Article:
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fatal night, the end of my labours, and the beginning of my misfortunes, I had

conceived a violent antipathy even to .

the name of natural philosophy. When I was otherwise quite restored to health, the sight of a chemical instrument would renew all the agony of my nervous symptoms. Henry saw this, and had removed all my apparatus from my view. He had also changed my apartment; for he perceived that I had acquired a dislike for the room which had previously been my laboratory.

But these cares of Clerval were made

of no avail when I visited the professors. M. Waldman inflicted torture when he praised, with kindness and warmth, the astonishing progress l had made in the sciences. He soon perceived that I disliked the subject; but, not guessing the real cause, he attributed my feelings to modesty, and

changed the subject from my improve

ment to the science itself, with a desire, as I evidently saw, of drawing me out. What could I do? He meant to please, and he tormented me. I felt as if he had placed carefully, one by one, in my view those instruments which were to be afterwards used in putting me to

a slow and cruel death. I writhed

under his words, yet dared not exhibit the pain I felt. Clerval, whose eyes and feelings were always quick in discerning the sensations of others, declined the subject, alleging, in excuse, his total ignorance; and the conversation took a more general turn. I thanked my friend from my heart, but I did not speak. I saw plainly that he was surprised, but he never attempted to draw my secret from me; and although I loved him with a mixture of affection and reverence that knew no. be unds, yet I could never persuade myself to confide to him that event which was so often present to my recolléction, but which I feared the detail to another would only impress more deeply. M. Krempe was not equally docile; and in my condition at that time, of almost insupportable sensitiveness, his harsh blunt encomiums gave me even more pain than the benevolent approbation of M. Waldman. “ D–n the fellow !” cried he ; “why, M. Clerval, I assure you he has outstript us all.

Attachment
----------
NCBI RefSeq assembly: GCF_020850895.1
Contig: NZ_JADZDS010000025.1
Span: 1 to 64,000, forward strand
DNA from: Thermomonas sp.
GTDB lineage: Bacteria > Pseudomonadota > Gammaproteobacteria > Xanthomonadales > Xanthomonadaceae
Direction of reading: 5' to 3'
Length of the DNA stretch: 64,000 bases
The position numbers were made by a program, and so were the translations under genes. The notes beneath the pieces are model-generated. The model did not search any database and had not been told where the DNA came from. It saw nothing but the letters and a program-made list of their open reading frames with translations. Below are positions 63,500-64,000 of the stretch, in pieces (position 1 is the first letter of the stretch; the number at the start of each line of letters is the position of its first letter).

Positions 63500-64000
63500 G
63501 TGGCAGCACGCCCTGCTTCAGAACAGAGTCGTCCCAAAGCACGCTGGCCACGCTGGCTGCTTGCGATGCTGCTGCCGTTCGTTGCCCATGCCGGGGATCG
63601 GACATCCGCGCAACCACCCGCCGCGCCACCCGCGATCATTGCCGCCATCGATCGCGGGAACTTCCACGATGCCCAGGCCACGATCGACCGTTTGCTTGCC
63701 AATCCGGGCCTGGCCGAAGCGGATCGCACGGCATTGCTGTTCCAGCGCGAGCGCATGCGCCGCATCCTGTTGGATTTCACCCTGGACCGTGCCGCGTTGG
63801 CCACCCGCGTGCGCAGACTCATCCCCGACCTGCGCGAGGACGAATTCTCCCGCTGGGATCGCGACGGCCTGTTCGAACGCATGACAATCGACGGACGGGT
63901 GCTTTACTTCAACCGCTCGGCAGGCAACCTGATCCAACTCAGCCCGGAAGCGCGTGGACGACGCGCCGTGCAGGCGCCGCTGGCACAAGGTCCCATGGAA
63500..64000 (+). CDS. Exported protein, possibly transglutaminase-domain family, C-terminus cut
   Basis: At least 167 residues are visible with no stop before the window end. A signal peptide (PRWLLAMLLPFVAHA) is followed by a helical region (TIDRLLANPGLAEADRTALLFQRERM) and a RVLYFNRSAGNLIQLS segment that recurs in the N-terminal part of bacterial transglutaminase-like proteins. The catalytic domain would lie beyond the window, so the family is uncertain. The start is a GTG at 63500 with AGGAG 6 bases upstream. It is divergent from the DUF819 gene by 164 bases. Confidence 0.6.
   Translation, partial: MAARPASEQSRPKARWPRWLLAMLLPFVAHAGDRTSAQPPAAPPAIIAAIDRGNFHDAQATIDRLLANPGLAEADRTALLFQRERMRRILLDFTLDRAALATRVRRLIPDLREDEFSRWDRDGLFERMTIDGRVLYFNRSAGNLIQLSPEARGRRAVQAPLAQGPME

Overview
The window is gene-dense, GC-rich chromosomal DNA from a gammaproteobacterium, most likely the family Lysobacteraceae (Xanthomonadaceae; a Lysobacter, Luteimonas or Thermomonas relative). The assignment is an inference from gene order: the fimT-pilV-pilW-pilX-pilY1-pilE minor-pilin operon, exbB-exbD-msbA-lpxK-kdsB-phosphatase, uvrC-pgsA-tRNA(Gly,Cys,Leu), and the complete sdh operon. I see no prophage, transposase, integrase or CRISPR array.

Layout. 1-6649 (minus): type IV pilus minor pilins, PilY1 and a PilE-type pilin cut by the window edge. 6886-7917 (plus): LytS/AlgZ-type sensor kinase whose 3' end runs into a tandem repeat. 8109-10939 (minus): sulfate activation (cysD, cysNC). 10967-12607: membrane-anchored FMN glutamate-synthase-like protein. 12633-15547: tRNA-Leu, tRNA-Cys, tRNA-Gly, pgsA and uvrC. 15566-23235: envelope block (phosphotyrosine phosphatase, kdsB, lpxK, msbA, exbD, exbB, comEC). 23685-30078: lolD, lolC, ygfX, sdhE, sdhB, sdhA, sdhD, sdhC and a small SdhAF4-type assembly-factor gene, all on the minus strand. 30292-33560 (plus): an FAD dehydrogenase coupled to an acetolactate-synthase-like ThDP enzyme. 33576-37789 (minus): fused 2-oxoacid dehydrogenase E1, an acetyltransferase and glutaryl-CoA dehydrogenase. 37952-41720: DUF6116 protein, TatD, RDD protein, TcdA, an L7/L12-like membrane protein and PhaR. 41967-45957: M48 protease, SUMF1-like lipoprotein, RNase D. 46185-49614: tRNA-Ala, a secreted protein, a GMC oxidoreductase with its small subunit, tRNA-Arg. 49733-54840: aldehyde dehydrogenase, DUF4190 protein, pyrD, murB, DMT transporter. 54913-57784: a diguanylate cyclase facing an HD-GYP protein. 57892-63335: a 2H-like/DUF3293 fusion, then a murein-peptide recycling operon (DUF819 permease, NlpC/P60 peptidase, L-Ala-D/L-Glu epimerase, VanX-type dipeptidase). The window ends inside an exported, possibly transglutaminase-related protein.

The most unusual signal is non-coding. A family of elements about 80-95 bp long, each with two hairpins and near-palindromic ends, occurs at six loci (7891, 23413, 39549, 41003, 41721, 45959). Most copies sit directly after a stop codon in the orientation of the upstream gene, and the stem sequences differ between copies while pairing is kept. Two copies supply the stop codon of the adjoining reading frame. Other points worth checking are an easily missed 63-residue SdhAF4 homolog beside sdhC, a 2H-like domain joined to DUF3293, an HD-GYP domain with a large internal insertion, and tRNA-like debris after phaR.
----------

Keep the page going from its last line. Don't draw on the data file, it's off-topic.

Aye, stare if you please; but it is ne

vertheless true. A youngster who, but a few years ago, believed Cornelius Agrippa as firmly as the gospel, has now set himself at the head of the university; and if he is not soon pulled down, we shall all be out of countenance.—Aye, aye,” continued he, ob


serving my face expressive of suffering,
“M. Frankenstein is modest; an excel-
lent quality in a young man. Young
men should be diffident of themselves,
you know, M. Clerval; I was myself
when young : but that wears out in a
very short time.”
M. Krenipe had now commenced an
eulogy on himself, which happily turned
the conversation from a subject that
was so annoying to me.
Clerval was no natural philosopher.
His imagination was too vivid for the
minutiae of science. Languages were his
principal study; and he sought, by ac-
quiring their elements, to open a field for
self-instruction on his return to Geneva.

Persian, Arabic, and Hebrew, gained

his attention, after he had made himself perfectly master of Greek and Latin. For my own part, idleness had ever been irksome to me; and now that I wished to fly from reflection, and hated my former studies, I felt great relief in being the fellow-pupil with my friend, and

found not only instruction but consola

tion in the works of the orientalists. Their melancholy is soothing, and their joy elevating to a degree I never experienced in studying the authors of any other country. When you read their writings, life appears to consist in a warm sun and garden of roses, in the smiles and frowns of a fair enemy, and the fire that consumes your own heart. How different from the manly and heroical poetry of Greece and Rome.

Summer passed away in these oc

cupations, and my return to Geneva

was fixed for the latter end of autumn;

but being delayed by several accidents,

winter and snow arrived, the roads were

deemed impassable, and my journey

was retarded until the ensuing spring.

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